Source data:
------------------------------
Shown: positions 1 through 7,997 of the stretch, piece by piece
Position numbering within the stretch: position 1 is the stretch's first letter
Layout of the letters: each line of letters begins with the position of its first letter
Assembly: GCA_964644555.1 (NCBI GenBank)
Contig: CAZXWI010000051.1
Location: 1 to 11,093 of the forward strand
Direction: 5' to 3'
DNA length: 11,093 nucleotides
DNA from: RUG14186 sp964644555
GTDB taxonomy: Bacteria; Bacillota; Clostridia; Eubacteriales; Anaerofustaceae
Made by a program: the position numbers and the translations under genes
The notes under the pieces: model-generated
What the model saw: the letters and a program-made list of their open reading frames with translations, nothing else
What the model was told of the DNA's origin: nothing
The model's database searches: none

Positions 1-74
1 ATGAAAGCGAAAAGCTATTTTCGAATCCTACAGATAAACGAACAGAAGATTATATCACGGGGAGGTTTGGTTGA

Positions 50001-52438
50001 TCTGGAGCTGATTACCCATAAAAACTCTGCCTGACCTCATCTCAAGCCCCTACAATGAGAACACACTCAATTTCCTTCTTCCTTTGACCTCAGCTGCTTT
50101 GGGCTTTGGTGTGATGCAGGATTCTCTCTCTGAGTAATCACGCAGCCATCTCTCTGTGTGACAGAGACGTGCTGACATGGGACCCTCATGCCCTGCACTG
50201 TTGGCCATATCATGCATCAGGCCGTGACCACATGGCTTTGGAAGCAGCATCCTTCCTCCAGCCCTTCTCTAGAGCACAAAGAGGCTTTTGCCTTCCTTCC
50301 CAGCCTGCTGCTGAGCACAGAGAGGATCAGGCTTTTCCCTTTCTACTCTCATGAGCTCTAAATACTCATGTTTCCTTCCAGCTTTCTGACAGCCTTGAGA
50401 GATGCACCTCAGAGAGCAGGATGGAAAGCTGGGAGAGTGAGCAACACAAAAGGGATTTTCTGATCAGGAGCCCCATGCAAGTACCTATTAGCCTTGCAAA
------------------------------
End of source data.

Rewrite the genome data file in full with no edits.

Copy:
Shown: positions 1 through 7,997 of the stretch, piece by piece
Position numbering within the stretch: position 1 is the stretch's first letter
Layout of the letters: each line of letters begins with the position of its first letter
Assembly: GCA_964644555.1 (NCBI GenBank)
Contig: CAZXWI010000051.1
Location: 1 to 11,093 of the forward strand
Direction: 5' to 3'
DNA length: 11,093 nucleotides
DNA from: RUG14186 sp964644555
GTDB taxonomy: Bacteria; Bacillota; Clostridia; Eubacteriales; Anaerofustaceae
Made by a program: the position numbers and the translations under genes
The notes under the pieces: model-generated
What the model saw: the letters and a program-made list of their open reading frames with translations, nothing else
What the model was told of the DNA's origin: nothing
The model's database searches: none

Positions 1-74
1 ATGAAAGCGAAAAGCTATTTTCGAATCCTACAGATAAACGAACAGAAGATTATATCACGGGGAGGTTTGGTTGA

Positions 50001-52438
50001 TCTGGAGCTGATTACCCATAAAAACTCTGCCTGACCTCATCTCAAGCCCCTACAATGAGAACACACTCAATTTCCTTCTTCCTTTGACCTCAGCTGCTTT
50101 GGGCTTTGGTGTGATGCAGGATTCTCTCTCTGAGTAATCACGCAGCCATCTCTCTGTGTGACAGAGACGTGCTGACATGGGACCCTCATGCCCTGCACTG
50201 TTGGCCATATCATGCATCAGGCCGTGACCACATGGCTTTGGAAGCAGCATCCTTCCTCCAGCCCTTCTCTAGAGCACAAAGAGGCTTTTGCCTTCCTTCC
50301 CAGCCTGCTGCTGAGCACAGAGAGGATCAGGCTTTTCCCTTTCTACTCTCATGAGCTCTAAATACTCATGTTTCCTTCCAGCTTTCTGACAGCCTTGAGA
50401 GATGCACCTCAGAGAGCAGGATGGAAAGCTGGGAGAGTGAGCAACACAAAAGGGATTTTCTGATCAGGAGCCCCATGCAAGTACCTATTAGCCTTGCAAA